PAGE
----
Key Highlights from RBI Monetary Policy meet

Key Highlights from RBI Monetary Policy meet

Key Highlights from RBI Monetary Policy meet

The Reserve Bank of India cuts Financial Year 20 growth projection. The Reserve Bank of India (RBI) to cut the key lending rates for the 4th time in a row currently.

The key takeaways from the monetary policy are:

Global growth

RBI in its release stated that global economic activity has slowed down from June 2019 MPC meeting among elevated trade tensions as well as geopolitical uncertainty. RBI also trimmed India’s GDP growth prediction for this financial year to 6.9% from 7% earlier.

Policy rates

The Reserve Bank of India's (RBI's) monetary policy committee (MPC) had decided towards reducing the repo rate by 35 basis points (bps) to 5.40% in order to assist in reviving the economy. The reverse repo rate now adjusts to 5.15%. The Marginal standing facility (MSF) and bank rate are now adjusted towards 5.65%. Four MPC members voted for 35 bps cut as well as two voted for a 25 bps cut.

Transmission of the rate cut

RBI stated the transmission of policy repo rate reduces towards WALR on fresh rupee loans of banks has been better slightly since the monetary policy committee’s (MPC) last meeting. The banks cut their WALR on fresh rupee loans by 0.29% amid the present easing phase so far (February-June 2019.


RBI projected CPI inflation at 3.10% for Q2FY20 and 3.5-3.7% for the second half of Financial Year 20, with risk evenly balanced. The MPC noted that inflation is presently projected to remain within the target over a 12-month horizon. Since the last policy, domestic economic actions continue to be weak, with the global slowdown and rising trade tensions posing downside risks. The private consumption, the mainstay of aggregate demand, as well as investment activity,  remained sluggish. Although as past rate reduction was gradually transmitted towards the real economy, the benign inflation outlook delivered room for policy action towards closing the negative output gap. The RBI release stated that addressing growth concerns through boosting aggregate demand, particularly private investment, assumes the highest priority at this juncture although remaining consistent with the inflation mandate.

A mixed picture of the slowdown

RBI stated that high-frequency indicators of services sector activity for May-June presented a mixed picture. Tractor as well as motorcycle sales, indicators of rural demand, sustained to contract. Amongst three indicators of urban demand, passenger vehicle sales contracted for the 5th consecutive month in June. Though, domestic air passenger traffic development turned positive in June after contracting for 3 consecutive months. 

Commercial vehicle sales have been slowed down even after adjusting for base effects. Construction activity indicators slacken off, with contraction in cement production and slower growth in finished steel consumption in June. Import of capital merchandises, which is the main indicator of investment activity, contracted in June.

Commodity prices

Crude oil prices cut down sharply in mid-May on excess supplies from an upsurge in non-OPEC production, combined with a further weakening of demand. Extension of OPEC production cuts in early July didn’t have much impact on prices. The prices of gold have increased sharply from the end of May, pushed by increased safe-haven demand amidst growing downside risks to growth and a worsening geopolitical situation. RBI stated that inflation remained benign in major advanced as well as emerging market economies.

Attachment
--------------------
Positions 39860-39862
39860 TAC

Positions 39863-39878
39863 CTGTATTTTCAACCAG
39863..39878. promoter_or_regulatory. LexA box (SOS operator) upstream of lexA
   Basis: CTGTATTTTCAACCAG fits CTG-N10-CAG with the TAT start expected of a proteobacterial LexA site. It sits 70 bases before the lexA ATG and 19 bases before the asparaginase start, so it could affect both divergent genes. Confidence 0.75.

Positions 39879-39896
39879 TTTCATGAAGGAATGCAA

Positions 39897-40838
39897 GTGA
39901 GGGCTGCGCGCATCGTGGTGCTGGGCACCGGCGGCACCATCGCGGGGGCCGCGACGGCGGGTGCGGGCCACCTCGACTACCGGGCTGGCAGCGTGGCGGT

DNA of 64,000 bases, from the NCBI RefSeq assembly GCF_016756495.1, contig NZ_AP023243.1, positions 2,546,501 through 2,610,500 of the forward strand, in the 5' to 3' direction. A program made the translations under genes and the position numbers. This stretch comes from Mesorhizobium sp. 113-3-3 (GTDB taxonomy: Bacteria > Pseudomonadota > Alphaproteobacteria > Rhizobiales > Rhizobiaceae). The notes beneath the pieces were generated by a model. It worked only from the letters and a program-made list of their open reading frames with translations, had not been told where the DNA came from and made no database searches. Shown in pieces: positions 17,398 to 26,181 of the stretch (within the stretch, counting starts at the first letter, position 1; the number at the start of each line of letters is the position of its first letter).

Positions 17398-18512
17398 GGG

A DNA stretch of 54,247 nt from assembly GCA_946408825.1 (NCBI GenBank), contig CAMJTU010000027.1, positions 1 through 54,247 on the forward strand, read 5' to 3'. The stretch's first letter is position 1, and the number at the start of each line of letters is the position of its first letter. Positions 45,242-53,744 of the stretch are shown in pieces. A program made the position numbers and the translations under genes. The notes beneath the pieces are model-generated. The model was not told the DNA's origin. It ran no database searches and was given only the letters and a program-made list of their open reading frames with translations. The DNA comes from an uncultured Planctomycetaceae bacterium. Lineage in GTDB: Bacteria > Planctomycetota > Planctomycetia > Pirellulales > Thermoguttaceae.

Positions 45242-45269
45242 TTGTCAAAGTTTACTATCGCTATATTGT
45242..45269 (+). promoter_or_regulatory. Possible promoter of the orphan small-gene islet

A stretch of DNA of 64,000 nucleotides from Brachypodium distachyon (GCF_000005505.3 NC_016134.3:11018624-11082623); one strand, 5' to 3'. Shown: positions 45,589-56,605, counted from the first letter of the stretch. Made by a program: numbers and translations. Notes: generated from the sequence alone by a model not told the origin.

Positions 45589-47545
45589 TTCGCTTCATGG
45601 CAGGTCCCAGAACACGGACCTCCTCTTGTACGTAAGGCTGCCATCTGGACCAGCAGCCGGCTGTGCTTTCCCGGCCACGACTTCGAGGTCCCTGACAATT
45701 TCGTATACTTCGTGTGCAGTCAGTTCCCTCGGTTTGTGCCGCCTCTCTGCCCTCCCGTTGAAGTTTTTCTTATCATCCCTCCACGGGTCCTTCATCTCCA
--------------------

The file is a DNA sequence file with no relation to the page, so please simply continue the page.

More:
Monsoon outcome

On the domestic sector, the southwest monsoon extended intensity and spread with the cumulative rainfall 6% below the long-period average (LPA) up to August 6, 2019. In terms of its spatial distribution, 25 of the 36 sub-divisions had normal or excess rainfall as against 28 sub-divisions last year. The total area sown under Kharif crops was 6.6% lower as on August 2 than a year ago. The live storage in major reservoirs on 1st August was at the percent of the full reservoir level comparing 45% a year ago. Rainfall during the second half of the season (August-September) was predicted to be normal by the India Meteorological Department (IMD).

Updates on NBFC and liquidity

Governor Shaktikanta Das stated that NBFC loans towards the MSME sector up to Rs 20 lakh would get priority status. He also guaranteed sufficient liquidity for every needy sector.

Boost payment systems

RBI would set up a central payment fraud registry for tracking payment system scams National Electronic Funds Transfer (NEFT) services towards being active 24x7 from December from the current timings of 8.00 am to 7.00 pm on every working day (including 1st, 3rd and 5th Saturdays in a month)

Develops biller categories for Bharat Bill Payment System

The Reserve Bank of India stated that it would allow all categories of billers excluding prepaid recharges, who offer for recurring bill payments to participate in BBPS on a voluntary basis under the Bharat Bill Payment System (BBPS). 

BBPS is an interoperable medium for repetitive bill payments and presently covers five segments: direct-to-home (DTH), electricity, gas, and telecom as well as water bills.


Thus, it could be said that the RBI policy, particularly the repo rate cut, takes cognizance of the requirement to bring down interest cost on liquidity and credit, towards supporting the sluggish economic growth and to encourage aggregate demand. The success of this policy shall rely entirely on the next level of its application, i.e., the transmission of the lower rates towards the ultimate borrowers. The banks appear to be seized of this requirement and effective cascading of the benefits of a lower base rate might happen over the next few months.


eStartIndia Team

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